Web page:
“Course I am,” but solving they problems solves ours,” he answers, drawing his straw hat down over his face ta keep they critters off, for saying, “good day.” Quickly falling asleep his hand locked on they handle of his knife with Ford soon following. Dag, he woke sensing a movement outside his window. Imperceptibly pulling his blade from its sheath, he’s ready. After another movement, he peers out from under they brim of his hat with one eye. He tenses his self waiting on they shadow’s return. When it comes, he seen it were a youngin. Shouting in a deep voice he says, “Boy! You best get yer ass away from here, fer you git hurt.”


Startled, Ford wakes, “What is it?” jumping from his hammock. Dag answers, “Ain’t nothin but we might as well get up… she’ll be day fall soon.” No sooner had they stepped from they hut when a women stationed outside they door asks, “Food sir or water?”


Dag, he answers, “Yeah, en git Robert they youngin for me,” later as he en Ford were eating, Robert approaches, “Yes Dag?”


“Need fer ya to show me where they first in was taken, thin they lasten before she gets too dark.”


 Answering obediently, “Yes Dag, whenever you’re ready.”


Tossing his bowl, Dag says, “I’m ready, come on Ford, let’s go to work.”


Robert leads them through they forest to a clearing by they riverbank. “Here is where they first was taken, when she’d come to get water.”


“When,” Dag asked?


“It was day fall, just after we’d all gone to bed and she did not return.”


Dag, he stroked on his beard pondering, “She ain’t right, she gist ain’t right. Ain’t no harvesters out in no fucking daylight. See, you might not have no enemies but them Harvesters damn sure do! When you’s gitting by eating folks, it makes you sorta unpopular.”


Ford only laughs adding, “You got that Bush shit right.”


Robert, a bit offended but more intimidated asks, “Then who?”


“Demos hunters’ maybe,” as Ford asks, “Were there any blood?”


Robert shook his head affirmatively eyes solemnly affixed to they ground.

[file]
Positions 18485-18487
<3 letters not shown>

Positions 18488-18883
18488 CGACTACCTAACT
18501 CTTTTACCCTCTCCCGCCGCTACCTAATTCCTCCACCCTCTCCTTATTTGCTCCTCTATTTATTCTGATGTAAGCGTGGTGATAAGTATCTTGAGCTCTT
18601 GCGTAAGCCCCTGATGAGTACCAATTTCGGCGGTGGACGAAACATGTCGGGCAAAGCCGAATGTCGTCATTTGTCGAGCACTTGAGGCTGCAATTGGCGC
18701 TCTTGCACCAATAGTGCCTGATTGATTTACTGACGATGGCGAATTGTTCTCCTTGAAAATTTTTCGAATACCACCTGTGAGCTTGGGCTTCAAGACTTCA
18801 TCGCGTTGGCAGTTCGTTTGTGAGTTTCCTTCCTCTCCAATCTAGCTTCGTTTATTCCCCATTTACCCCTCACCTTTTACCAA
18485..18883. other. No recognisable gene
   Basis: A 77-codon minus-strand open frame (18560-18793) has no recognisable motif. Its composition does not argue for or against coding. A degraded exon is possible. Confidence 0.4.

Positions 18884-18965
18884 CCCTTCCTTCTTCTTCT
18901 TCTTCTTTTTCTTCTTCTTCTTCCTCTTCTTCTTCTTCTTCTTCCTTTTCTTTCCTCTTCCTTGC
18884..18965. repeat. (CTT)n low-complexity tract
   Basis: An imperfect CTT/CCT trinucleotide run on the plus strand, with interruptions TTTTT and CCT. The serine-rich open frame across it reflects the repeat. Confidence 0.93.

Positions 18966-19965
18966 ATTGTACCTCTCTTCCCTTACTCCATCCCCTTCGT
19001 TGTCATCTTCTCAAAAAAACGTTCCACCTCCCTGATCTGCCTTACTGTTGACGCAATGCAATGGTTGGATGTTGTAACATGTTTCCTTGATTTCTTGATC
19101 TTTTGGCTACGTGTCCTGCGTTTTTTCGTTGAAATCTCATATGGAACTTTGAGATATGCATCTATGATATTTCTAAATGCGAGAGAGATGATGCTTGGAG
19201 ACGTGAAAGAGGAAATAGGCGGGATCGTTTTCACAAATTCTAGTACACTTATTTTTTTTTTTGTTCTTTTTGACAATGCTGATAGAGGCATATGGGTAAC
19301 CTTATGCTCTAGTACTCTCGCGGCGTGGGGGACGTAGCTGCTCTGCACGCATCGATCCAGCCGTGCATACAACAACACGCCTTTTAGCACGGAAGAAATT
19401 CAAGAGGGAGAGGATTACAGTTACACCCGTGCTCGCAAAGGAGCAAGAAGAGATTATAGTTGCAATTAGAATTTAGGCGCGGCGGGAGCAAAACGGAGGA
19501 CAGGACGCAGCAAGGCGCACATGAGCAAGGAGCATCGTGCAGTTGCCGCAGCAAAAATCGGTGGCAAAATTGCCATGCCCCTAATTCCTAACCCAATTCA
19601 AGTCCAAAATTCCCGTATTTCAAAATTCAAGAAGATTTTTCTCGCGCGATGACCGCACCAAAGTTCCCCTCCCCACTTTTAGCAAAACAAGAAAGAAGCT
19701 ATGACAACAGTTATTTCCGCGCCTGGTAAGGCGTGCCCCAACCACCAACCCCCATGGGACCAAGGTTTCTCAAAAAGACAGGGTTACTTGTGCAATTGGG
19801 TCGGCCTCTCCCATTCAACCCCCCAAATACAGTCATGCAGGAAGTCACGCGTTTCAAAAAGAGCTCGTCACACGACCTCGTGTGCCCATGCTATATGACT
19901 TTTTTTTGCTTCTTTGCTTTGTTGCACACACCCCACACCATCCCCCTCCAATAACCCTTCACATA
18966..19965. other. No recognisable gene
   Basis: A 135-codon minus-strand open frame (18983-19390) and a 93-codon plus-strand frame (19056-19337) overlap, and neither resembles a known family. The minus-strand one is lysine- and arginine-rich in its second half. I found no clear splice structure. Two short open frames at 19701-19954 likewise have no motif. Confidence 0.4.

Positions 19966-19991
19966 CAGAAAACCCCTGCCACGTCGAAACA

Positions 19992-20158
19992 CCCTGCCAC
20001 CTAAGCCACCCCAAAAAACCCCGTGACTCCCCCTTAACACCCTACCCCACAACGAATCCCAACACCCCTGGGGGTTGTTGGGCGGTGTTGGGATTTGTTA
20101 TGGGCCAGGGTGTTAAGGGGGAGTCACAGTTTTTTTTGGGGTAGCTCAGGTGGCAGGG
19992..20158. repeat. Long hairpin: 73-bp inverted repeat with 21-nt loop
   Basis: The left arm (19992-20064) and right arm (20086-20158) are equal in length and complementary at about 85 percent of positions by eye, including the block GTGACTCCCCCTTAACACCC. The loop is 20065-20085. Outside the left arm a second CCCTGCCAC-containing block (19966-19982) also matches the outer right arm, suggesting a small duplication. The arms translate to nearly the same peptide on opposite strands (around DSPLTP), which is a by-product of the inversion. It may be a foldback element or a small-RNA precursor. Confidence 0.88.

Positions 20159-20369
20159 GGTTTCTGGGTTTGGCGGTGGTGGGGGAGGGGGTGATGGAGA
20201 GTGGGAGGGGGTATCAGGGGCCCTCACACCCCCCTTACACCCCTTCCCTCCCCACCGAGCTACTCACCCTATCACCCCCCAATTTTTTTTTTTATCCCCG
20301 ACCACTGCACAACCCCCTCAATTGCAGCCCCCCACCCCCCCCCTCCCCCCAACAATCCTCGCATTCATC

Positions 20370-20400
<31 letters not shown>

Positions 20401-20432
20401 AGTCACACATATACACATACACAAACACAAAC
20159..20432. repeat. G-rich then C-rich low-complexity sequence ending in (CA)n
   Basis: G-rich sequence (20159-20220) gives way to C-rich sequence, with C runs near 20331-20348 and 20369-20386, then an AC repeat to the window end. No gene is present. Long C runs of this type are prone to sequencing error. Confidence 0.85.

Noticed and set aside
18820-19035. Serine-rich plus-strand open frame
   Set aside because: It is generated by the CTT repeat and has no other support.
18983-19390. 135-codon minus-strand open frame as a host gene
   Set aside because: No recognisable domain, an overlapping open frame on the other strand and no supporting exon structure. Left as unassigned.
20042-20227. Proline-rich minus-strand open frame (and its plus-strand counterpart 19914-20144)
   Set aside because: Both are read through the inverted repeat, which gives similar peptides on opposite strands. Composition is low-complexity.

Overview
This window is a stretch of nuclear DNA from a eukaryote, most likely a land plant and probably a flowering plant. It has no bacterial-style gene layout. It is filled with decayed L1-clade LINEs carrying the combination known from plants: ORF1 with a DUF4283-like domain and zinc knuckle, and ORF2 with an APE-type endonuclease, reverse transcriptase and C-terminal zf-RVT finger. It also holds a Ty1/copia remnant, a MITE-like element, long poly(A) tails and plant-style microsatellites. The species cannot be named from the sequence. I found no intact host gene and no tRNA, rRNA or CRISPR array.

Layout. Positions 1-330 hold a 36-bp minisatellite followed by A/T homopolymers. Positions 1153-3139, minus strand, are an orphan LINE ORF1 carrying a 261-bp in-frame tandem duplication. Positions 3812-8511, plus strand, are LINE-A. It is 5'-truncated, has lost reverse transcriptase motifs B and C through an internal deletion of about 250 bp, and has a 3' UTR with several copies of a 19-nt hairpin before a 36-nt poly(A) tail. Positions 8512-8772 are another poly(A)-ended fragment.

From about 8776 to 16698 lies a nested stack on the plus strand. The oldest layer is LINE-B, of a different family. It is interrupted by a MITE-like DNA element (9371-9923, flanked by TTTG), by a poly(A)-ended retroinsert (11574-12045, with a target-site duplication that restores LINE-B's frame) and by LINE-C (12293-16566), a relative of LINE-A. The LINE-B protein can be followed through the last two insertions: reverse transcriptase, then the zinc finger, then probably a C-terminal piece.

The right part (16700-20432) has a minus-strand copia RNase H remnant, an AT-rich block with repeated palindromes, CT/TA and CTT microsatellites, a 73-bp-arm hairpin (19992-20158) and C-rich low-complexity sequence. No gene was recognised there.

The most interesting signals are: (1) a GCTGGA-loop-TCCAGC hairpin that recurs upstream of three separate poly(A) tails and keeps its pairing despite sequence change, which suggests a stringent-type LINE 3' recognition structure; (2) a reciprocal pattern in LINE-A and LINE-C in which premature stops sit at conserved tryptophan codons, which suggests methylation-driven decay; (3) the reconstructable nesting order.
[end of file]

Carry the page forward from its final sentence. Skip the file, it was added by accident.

“Forget that thin,” Dag says, “but in a way, she’s good news.”


Stunned, Robert exclaims, “How?”


Dag asking, “You want yer revenge, don’t ya? Demos hunters be long gone. Show me where they lasten was taken en we’ll git to work.”


“What do you want me and my men to do,” Robert asks?


“Honestly?” Dag answers, stroking on his beard en doing his best to be delicate, but he were about to say something prolly inappropriate, something along the lines of “Stay the fuck out they way.” When Ford spoke up, “Go git yer men en wait in them woods about a half a ways off, down river.”


“To do what!” Robert objects angrily.


“To do,” Dag answers puffing at being questioned, “as yer told!” Yer a pretty good ole boy, but what are you eighteen…nineteen? We got a old fucker, what knows everything about them old times. En he says, they was places where youngins got taught stuff by real smart fuckers. So, I’m gonna teach you how to reach twenty by an easy path, en yer gonna shut they fuck up while I school at ya.”


As this were the only open course, Robert backed down en did as he’s told. Ford spoke quietly with them before shipping em off down river to get shed of them. “I know you fellas got yer ass on yer shoulders. But listen here; in this here business, you don’t git to be wrong but onced. Y’all sent for Dag cause he ain’t never been wrong. They ain’t but two ways to learn about Dag, en they’s only one way where’s yous git to go home, so trust me this in is better.”


When Ford returns, Dag asks sarcastically, “Did you pat they little heads en dry they little eyes?”


“Dag, ya got what you wanted,” he spits back splainin, “if they’d have gone away all pissed off they might a tried showing you how tough they was or how smart they was, en fucked up everything for everybody. This way they do as they told en stay out they way.”


Dag, he nods, “Pretty smart Ford, ya know, if it weren’t for me you’d be they smartest fucker round here. Dag smiles, en Ford knew that was as good as it gets from Dagmar Johanson. In they failing light them two begin seeking out positions for a ambush. They night she passed along slow en quiet, with only they faint sounds of them river cicadas off in they distance when they begun hearing a burbling of a motorboat. They moved along slow crouching through they brush following her along they bank, juss waiting on em to make they move.


Them harvesters was unaware they was prey, en was too casual in their approach as Ford mocked Robert under his breath, “we ain’t got no enemies.” Dag, he whispers back, “Shut they fuck up.” That cabin cruiser she beached herself in they muddy sand as a man on they prow jumped off with a rope tying her off to a palm tree. Dag, he raises up his bow en were about to kill him when a second man come over the side, knee deep in they water. As he finishes tying they rope he turns away en Dag drops him from ten foot away with a lung shot in the back. Ford, he hit they othern with an arrow in his throat. Silence their goal, was achieved; Dag en Ford, took up they positions under they prow waiting on em to investigate further.